The piercing cries of vividly plumed peacocks are raising questions about what animals besides horses should be allowed along for the ride in Wellington’s equestrian areas.
Complaints about non-horsey critters, ranging from peacockian disturbances of the peace to alleged slaughterhouse operations involving chickens or wild boars, prompted village staff to bring the matter before Wellington’s Equestrian Preserve Committee on Wednesday, April 12.
“The village, over the last year or so, has received a number of complaints, not a large number, about, actually, peacocks,” said Robert Basehart of the village’s Planning, Zoning & Building Department. “Today, basically peacocks would be considered a farm animal, and they would be allowed.”
Still, state and local regulations don’t always specify every permitted animal in some sort of Noah’s Ark checklist. So, the question before the panel was whether clarifying action might be helpful.
It is the sort of issue that provides reminders of the distinctive blend of suburban and pastoral elements that in so many ways define Wellington. At more than 65,000 residents, it has been ranked as Florida’s largest “village” by population in recent years. Yet part of the undeniable attraction for many is its proximity to horse farms and trails that make it a place where billionaires and future kings might care to spend some time.
A seven-page report by staff laid out the issues at hand.
In the last four years, there have been 52 animal-regulation complaints in Wellington, and at least five of these have originated in the equestrian area, according to the report. Some highlights:
In 2020, there were complaints about chickens being raised and slaughtered on a property in the equestrian area. Disposition: Case closed because raising chicken is a permitted use, and no evidence of a slaughterhouse could be found.
In 2021, complaints alleged pigs or wild boars were being raised on a property. Disposition: Raising pigs is permitted, and no evidence was found of wild boars.
In 2022, complaints said a property owner’s goats were wandering uncontrolled into neighbors’ territory. Disposition: The property owner agreed to put up a fence.
Then came the matter of peacocks.
“Wellington has always considered peacocks to be legitimate farm animals,” the report noted. “Although seldom specifically mentioned, peacocks have traditionally been allowed and considered farm animals in all codes that we have reviewed. However, complaints received by Wellington relating to farm animals include objections to allowing them. Primarily, objections relate to the noise they make.”
The staff’s research concluded that peacocks have been “part of farm life for centuries. They are not raised for their meat or eggs. However, they can be considered to be the agricultural industry’s first security system. They have keen senses of sight and smell and make considerable noise when a perceived threat is in the area (wolves, coyotes, foxes, etc.).”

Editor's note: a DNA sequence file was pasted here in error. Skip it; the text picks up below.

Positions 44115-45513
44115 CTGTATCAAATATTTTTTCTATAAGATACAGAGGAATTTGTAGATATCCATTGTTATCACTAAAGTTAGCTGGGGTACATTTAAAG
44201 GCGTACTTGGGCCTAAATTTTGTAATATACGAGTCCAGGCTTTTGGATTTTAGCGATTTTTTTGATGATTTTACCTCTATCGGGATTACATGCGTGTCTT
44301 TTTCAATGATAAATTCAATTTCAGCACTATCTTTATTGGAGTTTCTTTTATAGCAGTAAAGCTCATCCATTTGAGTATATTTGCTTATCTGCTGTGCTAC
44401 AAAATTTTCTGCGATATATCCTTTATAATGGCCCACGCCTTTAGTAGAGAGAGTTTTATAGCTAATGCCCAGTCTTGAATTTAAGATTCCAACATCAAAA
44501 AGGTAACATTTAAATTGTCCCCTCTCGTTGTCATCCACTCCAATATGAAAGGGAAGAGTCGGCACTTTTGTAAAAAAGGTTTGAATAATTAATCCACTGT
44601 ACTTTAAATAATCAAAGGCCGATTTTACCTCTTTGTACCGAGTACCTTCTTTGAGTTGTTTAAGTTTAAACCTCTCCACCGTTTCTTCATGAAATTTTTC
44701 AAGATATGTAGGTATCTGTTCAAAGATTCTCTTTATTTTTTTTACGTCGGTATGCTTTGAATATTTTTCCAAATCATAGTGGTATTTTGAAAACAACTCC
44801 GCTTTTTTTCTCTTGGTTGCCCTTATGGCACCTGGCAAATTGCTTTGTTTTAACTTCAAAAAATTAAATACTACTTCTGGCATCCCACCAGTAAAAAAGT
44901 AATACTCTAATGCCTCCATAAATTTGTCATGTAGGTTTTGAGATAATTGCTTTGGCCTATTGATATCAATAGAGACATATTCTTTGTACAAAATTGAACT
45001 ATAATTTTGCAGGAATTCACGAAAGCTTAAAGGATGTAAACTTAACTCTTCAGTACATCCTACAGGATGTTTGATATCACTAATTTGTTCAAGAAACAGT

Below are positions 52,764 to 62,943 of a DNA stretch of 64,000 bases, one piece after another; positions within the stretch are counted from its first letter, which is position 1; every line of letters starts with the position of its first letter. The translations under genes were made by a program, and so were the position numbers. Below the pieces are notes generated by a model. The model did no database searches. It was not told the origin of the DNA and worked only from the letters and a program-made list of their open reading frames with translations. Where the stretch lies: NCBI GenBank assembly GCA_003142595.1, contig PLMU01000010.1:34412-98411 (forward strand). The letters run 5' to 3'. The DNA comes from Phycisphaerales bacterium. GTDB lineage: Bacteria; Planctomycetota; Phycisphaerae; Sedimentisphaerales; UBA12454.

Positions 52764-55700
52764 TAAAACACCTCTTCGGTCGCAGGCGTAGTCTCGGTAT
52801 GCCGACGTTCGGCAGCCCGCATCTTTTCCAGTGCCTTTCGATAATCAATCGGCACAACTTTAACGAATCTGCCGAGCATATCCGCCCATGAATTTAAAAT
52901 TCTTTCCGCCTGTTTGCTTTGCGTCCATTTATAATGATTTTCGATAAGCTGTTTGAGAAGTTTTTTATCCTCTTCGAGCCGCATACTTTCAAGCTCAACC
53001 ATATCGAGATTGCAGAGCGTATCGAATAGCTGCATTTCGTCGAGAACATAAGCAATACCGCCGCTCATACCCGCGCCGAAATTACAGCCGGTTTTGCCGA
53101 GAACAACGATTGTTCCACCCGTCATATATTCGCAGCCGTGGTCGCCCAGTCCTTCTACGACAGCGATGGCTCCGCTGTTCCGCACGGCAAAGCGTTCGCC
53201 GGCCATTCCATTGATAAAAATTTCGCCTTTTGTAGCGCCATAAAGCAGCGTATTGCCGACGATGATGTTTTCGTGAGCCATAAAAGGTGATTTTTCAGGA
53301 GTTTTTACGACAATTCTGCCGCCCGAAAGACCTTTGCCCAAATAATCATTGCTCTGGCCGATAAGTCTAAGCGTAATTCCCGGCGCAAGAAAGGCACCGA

Members of the committee asked how many complaints there had been about peacocks, in particular. Three to five over time, Basehart said.
“I have the perfect story for this,” said Jane Cleveland, the committee’s chair. “I have a horse farm in Loxahatchee Groves. It’s a lot more rural up there. Next door is a farm for exotic animals. I kid you not.”
She proceeded to name some of the neighboring creatures.
“Zebras, monkeys, elk, gazelles, parrots, you name it,” she said. “The guinea fowls come over, and they’re super loud.”
Yet a barking dog turns out to be the biggest nuisance, she said.
“I don’t know how in my world you could go after one animal and not the other,” Cleveland said.
Village Attorney Laurie Cohen noted that one option is to let neighbors take action on their own, perhaps by going to court.
“For individuals who do believe they are causing a nuisance, they have a private course of action,” Cohen said.
For now, a will to address the peacock issue with recommendations to village authorities failed to materialize among committee members. The seven-member panel voted unanimously to take no action.
“If there are only five or six complaints over four years, I don’t see any reason to do anything about it,” Committee Member Carlos Arellano said.
Meanwhile, an issue not on the immediate agenda but expected by June concerned the pending plan called “Wellington 3.0” to develop parts of the equestrian area with residential and commercial proposals.
Cleveland said she had been approached by supporters of the plan to meet outside of formal committee meetings, but she felt uncomfortable doing so.
“My line is I tell people to come to the meetings,” she said. “That’s why I want it to happen here and not at Starbucks.”
Cohen advised members that they could meet with interested parties outside scheduled meetings but were obliged to disclose that publicly and should not form opinions about a proposal before it had been heard in the agreed-upon civic forum.